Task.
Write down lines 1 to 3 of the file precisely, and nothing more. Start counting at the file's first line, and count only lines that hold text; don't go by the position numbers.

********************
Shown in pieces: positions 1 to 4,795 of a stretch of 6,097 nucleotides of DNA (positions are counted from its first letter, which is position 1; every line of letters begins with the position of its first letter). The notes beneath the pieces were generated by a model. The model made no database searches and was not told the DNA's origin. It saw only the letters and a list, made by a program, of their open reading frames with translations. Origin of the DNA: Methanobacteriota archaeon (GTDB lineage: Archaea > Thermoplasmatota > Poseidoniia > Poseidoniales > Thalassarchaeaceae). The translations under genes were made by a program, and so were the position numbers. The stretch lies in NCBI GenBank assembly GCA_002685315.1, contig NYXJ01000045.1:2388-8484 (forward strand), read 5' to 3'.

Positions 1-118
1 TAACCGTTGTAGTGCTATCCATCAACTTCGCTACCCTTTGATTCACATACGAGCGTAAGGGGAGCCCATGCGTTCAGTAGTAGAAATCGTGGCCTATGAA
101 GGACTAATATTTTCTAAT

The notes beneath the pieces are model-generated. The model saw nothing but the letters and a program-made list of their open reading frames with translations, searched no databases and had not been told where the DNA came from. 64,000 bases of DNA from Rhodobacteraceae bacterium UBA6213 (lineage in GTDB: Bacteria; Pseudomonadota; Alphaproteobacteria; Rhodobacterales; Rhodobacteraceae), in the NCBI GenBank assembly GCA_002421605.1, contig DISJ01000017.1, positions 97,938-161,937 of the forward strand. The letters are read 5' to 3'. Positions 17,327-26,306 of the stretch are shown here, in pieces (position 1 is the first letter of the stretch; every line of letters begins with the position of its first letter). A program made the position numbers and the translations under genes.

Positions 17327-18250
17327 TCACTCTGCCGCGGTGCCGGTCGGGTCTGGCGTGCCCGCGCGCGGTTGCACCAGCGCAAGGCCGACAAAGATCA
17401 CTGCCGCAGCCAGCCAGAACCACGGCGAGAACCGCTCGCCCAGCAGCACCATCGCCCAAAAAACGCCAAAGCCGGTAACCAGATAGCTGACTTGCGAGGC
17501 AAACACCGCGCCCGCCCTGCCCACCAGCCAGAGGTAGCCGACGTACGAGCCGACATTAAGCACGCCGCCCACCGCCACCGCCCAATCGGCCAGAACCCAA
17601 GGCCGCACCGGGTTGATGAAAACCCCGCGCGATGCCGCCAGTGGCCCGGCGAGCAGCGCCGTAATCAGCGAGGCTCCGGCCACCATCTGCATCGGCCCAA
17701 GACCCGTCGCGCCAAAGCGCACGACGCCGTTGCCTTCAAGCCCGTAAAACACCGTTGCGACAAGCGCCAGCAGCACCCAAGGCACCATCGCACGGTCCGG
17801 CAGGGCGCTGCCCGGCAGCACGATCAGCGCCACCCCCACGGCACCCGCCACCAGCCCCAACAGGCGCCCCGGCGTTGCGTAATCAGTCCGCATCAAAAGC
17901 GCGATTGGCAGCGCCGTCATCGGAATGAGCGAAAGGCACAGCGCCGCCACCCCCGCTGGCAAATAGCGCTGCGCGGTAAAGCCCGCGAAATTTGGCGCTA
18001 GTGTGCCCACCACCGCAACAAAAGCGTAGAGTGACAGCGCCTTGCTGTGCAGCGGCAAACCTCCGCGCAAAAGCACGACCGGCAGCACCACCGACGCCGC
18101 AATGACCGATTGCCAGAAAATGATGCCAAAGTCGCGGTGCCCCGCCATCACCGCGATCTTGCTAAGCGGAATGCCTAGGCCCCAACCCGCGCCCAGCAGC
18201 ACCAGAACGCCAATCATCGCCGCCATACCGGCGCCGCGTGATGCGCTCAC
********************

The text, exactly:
Shown in pieces: positions 1 to 4,795 of a stretch of 6,097 nucleotides of DNA (positions are counted from its first letter, which is position 1; every line of letters begins with the position of its first letter). The notes beneath the pieces were generated by a model. The model made no database searches and was not told the DNA's origin. It saw only the letters and a list, made by a program, of their open reading frames with translations. Origin of the DNA: Methanobacteriota archaeon (GTDB lineage: Archaea > Thermoplasmatota > Poseidoniia > Poseidoniales > Thalassarchaeaceae). The translations under genes were made by a program, and so were the position numbers. The stretch lies in NCBI GenBank assembly GCA_002685315.1, contig NYXJ01000045.1:2388-8484 (forward strand), read 5' to 3'.

Positions 1-118
1 TAACCGTTGTAGTGCTATCCATCAACTTCGCTACCCTTTGATTCACATACGAGCGTAAGGGGAGCCCATGCGTTCAGTAGTAGAAATCGTGGCCTATGAA